Indoor Air Quality
Indoor Air Quality (IAQ) is more than mitigation of unsavory odors. In times of cheap energy when most homes were not air conditioned, natural ventilation diluted pollutants. Modern energy-efficient homes minimize infiltration and exfiltration through airtight construction and consequently accumulate all manner of unsavory and undesirable things in the indoor environment. Keep in mind, simple controlled ventilation will mitigate poor IAQ, but with an energy penalty. Letâ€™s consider common indoor pollutants.
- Radio Active Contamination â€“ Radon (Radon-222) , an odorless, inert, naturally occurringradioactive gas is a â€˜daughterâ€™ of radium-226. Though not considered by authorities to be a particular threat to health, it can cause bronchial irritation and some authorities say it poses a risk of lung cancer. Despite its half-life of 3.82 days, one must remember that its material source continues to produce it forever. Learn from the EPA how to inexpensively test your home for the presence of Radon: A Citizenâ€™s Guide to Radon.
- Particulate Contamination â€“ Dust, including pollen, animal dander, dust mite droppings, are commonly occurring pollutants that contribute to odors, respiratory problems and asthma.
- Moisture Contamination â€“ High relative humidity promotes stale odors and the growth of fungi, mold and bacteria. Acceptable relative humidity lies between thirty and sixty percent; ideally fifty percent.
- Gaseous Contamination â€“ Carbon Dioxide (CO2) is not a pollutant, per se, but undesirable when concentration exceeds 800 ppm (parts per million), Methane (CH4), Propane (C3H8), Hydrogen Sulfide (H2S): all but the last are undetectable to olfactory senses. CH4 and C3H8 come from gas stoves. H2S is a product of well water, sewer gas and flatulence.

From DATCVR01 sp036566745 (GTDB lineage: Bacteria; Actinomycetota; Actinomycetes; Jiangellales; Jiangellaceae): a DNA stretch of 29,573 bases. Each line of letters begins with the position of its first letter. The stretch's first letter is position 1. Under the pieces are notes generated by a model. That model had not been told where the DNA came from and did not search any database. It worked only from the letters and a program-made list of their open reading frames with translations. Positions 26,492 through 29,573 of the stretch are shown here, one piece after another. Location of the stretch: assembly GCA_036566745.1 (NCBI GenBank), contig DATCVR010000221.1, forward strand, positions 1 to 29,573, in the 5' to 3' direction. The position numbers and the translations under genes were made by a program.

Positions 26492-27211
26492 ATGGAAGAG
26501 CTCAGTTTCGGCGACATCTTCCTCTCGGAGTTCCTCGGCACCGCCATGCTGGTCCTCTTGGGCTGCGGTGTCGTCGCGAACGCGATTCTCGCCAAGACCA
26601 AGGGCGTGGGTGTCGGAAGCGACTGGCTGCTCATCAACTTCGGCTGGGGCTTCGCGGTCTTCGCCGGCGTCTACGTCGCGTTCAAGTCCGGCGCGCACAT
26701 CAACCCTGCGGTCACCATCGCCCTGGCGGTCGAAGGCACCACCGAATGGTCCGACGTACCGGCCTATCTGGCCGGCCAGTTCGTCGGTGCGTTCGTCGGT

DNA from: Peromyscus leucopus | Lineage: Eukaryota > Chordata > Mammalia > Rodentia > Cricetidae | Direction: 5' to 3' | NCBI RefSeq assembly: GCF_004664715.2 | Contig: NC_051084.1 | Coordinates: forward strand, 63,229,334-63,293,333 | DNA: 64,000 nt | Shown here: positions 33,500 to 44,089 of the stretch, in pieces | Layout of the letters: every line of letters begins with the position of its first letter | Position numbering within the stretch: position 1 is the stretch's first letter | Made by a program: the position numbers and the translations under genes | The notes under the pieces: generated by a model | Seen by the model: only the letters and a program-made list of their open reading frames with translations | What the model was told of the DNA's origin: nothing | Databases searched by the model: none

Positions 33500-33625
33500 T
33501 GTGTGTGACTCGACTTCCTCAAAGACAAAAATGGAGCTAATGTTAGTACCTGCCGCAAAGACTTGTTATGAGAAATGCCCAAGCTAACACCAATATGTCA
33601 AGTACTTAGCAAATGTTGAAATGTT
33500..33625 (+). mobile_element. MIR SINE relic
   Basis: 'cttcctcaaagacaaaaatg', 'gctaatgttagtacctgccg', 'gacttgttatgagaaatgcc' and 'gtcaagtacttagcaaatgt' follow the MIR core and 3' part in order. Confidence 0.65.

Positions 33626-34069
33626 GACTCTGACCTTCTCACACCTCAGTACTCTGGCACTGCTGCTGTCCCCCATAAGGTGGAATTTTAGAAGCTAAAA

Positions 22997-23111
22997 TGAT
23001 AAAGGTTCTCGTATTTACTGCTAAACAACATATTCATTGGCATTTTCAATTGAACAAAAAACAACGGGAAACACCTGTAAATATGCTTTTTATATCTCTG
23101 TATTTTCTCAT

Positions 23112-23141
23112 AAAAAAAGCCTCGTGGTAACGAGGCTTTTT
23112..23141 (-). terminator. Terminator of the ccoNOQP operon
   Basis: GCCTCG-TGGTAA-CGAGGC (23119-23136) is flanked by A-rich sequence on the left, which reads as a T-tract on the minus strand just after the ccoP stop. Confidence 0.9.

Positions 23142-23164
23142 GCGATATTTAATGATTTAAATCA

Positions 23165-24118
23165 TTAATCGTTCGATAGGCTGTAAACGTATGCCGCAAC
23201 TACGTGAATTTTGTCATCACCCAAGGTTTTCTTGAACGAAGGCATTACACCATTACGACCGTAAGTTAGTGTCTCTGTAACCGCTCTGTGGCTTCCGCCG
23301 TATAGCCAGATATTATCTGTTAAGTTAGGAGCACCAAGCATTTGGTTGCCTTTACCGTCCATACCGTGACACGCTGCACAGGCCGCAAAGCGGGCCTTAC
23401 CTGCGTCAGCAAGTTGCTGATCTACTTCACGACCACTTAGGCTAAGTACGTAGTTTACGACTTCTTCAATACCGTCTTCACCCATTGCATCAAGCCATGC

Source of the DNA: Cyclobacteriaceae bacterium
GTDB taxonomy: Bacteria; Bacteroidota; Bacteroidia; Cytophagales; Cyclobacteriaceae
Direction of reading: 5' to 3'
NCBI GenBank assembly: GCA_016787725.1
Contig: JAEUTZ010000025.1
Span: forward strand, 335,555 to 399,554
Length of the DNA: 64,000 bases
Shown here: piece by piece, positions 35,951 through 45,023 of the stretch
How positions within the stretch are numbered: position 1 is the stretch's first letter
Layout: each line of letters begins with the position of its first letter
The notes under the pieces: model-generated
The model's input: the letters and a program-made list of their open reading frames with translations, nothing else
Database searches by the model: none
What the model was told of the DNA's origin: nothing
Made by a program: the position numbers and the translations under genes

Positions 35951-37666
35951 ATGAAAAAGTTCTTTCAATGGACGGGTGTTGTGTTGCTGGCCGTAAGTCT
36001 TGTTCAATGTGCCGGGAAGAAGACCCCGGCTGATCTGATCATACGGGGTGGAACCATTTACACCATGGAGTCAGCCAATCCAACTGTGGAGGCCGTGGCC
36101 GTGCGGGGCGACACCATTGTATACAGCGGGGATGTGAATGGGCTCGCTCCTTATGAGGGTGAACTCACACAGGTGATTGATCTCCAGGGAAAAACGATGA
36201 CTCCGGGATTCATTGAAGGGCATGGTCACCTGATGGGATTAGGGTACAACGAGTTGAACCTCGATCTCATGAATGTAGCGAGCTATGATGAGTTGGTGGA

- Volatile Organic Compound Contamination â€“ common household solvents, hobby supplies, dry-erase markers and others.
Learn more about indoor air pollution from the Environmental Protection Agency (the EPA).
IAQ Dilution Methods
Demand-Control Ventilation (DCV)
Carbon-dioxide (CO2) sensors continuously measure concentration (in ppm). The control system enables outdoor air ventilation when indoor concentration exceeds 800 ppm. Why 800 ppm? ASHARE (the American Society of Heating Refrigeration and Air-conditioning Engineers) recommends limits of 1,000 ppm for schools and 800 for office buildings. Adults exhale CO2 concentration around 35,000 ppm. Over several years, we have determined that the optimum balance between indoor air quality and energy efficiency balances well with 800 ppm.
A suitable exhaust fan and motor-operated dampers form a simple ventilation subsystem. Depending on return-air duct pressure dynamics, the exhaust fan may be unnecessary. Naturally, induction of untempered outdoor air has an energy penalty. The Honeywell Y8150 Fresh Air Ventilation System is an inexpensive solution when used with a reliable and accurate carbon-dioxide sensor.
Energy-Recovery Fresh Air Ventilation (ERU)
Specialized heat-recover ventilation equipment dilutes all the aforementioned undesirable components without energy penalty. It transfers heat and moisture between fresh and exhaust air streams. Used in conjunction with a reliable and accurate carbon-dioxide sensor, it provides optimum IAQ at the lowest cost. Perhaps the best product on the market is the Honeywell ER150B and ER200B Energy Recovery Fresh Air Ventilation Systems.
Intelligent IAQ Management
Intelligence is the key to best practices for management of indoor air quality. Rockwall Controls designs and installs intelligent residential control systems that coordinate all mechanical air conditioning equipment with the actual use of the home for optimum IAQ and energy efficiency.Â